By Marc Seltzer; originally published on December 6, 2009, at care2.com. . .
The good news is that the losses from the government bailout are far less than many feared. The New York Times reported yesterday that the Treasury currently counts losses of only 42 billion dollars out of its several hundred-billion-dollar rescue program.
Of course, 42 billion is still beyond comprehension. It is bad news to lose those public funds, and there are other funds still at risk. Nonetheless, it’s better than the hundreds of billions that were in doubt.
In fact, for those who feel that the government bailed out Wall Street at the expense of Main Street, the facts may prove otherwise. It turns out, for example, that the banks are rapidly repaying much of what was given to them. The financial industry still has TARP funds that may cause public losses over time — no final accounting is available — but the largest share of the current estimated losses, 30 billion, come from the bailout of automobile giants G.M. and Chrysler.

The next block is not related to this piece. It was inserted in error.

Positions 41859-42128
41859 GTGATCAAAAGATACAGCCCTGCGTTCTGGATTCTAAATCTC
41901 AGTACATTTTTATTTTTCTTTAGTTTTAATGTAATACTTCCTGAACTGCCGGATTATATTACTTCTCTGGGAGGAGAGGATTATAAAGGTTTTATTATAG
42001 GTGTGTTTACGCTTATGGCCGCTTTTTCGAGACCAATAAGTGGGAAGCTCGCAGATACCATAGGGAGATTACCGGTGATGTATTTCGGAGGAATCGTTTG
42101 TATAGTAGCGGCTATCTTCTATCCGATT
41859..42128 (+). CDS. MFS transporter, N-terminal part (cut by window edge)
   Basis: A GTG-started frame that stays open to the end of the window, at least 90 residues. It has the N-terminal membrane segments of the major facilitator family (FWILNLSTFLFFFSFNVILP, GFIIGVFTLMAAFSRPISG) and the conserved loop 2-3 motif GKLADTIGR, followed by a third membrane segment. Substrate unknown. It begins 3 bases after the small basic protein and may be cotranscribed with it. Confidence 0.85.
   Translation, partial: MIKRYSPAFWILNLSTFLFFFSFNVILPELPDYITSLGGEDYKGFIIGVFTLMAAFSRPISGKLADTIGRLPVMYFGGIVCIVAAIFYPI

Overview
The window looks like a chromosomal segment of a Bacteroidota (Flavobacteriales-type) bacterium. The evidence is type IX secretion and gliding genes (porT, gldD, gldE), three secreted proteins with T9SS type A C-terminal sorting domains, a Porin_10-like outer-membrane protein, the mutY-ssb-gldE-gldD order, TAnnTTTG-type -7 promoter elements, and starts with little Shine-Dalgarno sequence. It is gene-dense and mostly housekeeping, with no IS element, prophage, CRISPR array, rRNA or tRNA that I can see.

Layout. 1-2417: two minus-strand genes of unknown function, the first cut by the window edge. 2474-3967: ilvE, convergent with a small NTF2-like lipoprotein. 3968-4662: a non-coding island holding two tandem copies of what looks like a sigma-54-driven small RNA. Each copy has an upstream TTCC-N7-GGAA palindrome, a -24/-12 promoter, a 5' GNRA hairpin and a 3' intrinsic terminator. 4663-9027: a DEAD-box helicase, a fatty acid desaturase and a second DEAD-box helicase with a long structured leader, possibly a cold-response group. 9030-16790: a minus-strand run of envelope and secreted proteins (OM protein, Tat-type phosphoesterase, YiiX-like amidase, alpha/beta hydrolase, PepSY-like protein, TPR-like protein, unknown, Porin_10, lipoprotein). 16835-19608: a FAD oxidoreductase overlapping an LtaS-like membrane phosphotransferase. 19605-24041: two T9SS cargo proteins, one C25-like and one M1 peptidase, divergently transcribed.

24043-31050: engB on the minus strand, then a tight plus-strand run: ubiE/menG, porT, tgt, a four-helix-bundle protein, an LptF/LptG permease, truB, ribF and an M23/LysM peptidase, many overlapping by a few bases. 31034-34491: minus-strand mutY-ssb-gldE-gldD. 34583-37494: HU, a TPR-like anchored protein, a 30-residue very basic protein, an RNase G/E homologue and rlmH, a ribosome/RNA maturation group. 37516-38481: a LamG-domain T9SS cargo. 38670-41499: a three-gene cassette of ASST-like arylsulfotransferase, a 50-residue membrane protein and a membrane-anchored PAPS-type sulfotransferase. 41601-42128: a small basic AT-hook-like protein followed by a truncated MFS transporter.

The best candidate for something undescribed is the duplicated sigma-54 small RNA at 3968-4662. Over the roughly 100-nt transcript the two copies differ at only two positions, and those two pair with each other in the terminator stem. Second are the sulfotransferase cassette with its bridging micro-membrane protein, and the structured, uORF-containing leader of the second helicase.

The bailout of the Detroit automobile companies was designed to protect Main Street, not Wall Street. Middle class workers at the big factories and at the auto-parts supplyers would have lost their jobs without government intervention. The U.S. was losing more than 500,000 jobs a month at that point. Adding auto factory closures, that number might have hit a million a month, and who knows what else might have collapsed?
I am still haunted by Thomas Friedman’s New York Times Op-ed saying that giving money to G.M. and Chrysler might stop smaller, greener, entrepreneurial auto innovators from inventing the wonder cars of the future because the competition from a subsidized G.M. was too great to overcome. Be that as it may. Main Street jobs and an entire industry were saved at a point when the economy was very vulnerable.
The bailout of the banks, though ostensibly done to save the financial system, gave the government rescue a bad name as it appeared to protect Wall Street over Main Street. It certainly saved financial industry shareholders and employees from their share of losses. It turned even uglier when it created windfalls in compensation for the already rich. However, if the bulk of the money lost went to saving middle class jobs and helping the car companies retain some value in the bankruptcy reorganization process, we may need to rethink who we say was bailed out and why.
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December 7th, 2009 UPDATE: Food for thought in Newsweek’s take on the jobs data.
December 9th, 2009 UPDATE: A NYT article on the congressionally mandated review of TARP’s effectiveness.